Many teenagers use headphones to drown out the sounds of the real world. Music can be an escape for them, and if they are going through a difficult time, they can often relate to music and calm themselves down. Teenagers can be obsessed with a single band, song, or type of music, and they’ll often cover their walls with posters of their favorite bands or be found wearing the band’s t-shirt.
One day your teen announces that their favorite band will be in town for a concert. They claim that nothing will make them happier than attending the event. Of course, the teenager does not want their parents coming along, and they insist on going with their friends.
As a parent, you are left with the decision of allow your child to attend the concert or not. If you let them go, they will be happy, but you could spend the entire time worrying about them. If you do not let them go, they will view it as an unreasonable act and will resent you and may even act out against you.
Many concerns run through a parent’s mind before allowing their teen to attend a concert. The location is a top safety priority. Many concerts take place in cities, so your teenager should be mature and responsible enough to use common sense in any unwanted situations. The friends going with your teenager should also be considered. If they are not responsible and mature individuals, think carefully before allowing your teen to go with them. Finally, know when the concert starts and when it will end.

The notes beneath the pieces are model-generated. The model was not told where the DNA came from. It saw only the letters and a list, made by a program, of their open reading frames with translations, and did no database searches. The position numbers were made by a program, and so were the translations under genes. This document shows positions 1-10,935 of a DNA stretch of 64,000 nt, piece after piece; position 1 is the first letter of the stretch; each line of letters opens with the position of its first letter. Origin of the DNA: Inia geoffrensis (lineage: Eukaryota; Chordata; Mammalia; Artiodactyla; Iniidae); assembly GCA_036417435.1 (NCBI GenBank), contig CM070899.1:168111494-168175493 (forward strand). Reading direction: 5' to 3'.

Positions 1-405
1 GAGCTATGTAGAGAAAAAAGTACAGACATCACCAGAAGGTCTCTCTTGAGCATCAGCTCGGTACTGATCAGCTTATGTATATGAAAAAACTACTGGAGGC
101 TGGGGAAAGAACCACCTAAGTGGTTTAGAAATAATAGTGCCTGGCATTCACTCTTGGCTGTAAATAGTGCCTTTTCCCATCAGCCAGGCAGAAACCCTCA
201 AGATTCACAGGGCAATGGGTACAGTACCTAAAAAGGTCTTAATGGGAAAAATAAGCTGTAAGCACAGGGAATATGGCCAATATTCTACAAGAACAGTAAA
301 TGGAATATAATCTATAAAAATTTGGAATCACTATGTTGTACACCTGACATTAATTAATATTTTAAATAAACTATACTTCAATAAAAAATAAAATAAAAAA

Talk to other parents to see if they are allowing their child to go. If absolutely necessary, consider attending the concert as a chaperone, sitting far away from your teens, of course. Understand, though, that even if you offer to sit far away from your teen, they are unlikely to be happy with the idea of you coming along. If chaperoning is not an option, determine pick up and drop off times so that the teenagers are not left hanging on the street while waiting for a ride.
Understand that depending on the concert and the venue, there could be drugs or alcohol present. This doesn’t mean that your teen is going to the concert to drink or to use drugs, of course, as the vast majority of concertgoers remain completely sober during the show, but it’s still something to keep mind. Communicate with your teenager about the dangers of these behaviors.
If you decide not to allow your teen to attend the concert, understand that denying their request will probably be difficult. Saying “no” to your teenager is not the easiest task. They may act out or ignore you for your decision, but communicate with your teenager to show them that your reasoning is reliable and that you are not doing it just to punish them or to make them unhappy. Remind them that there is “always a next time.”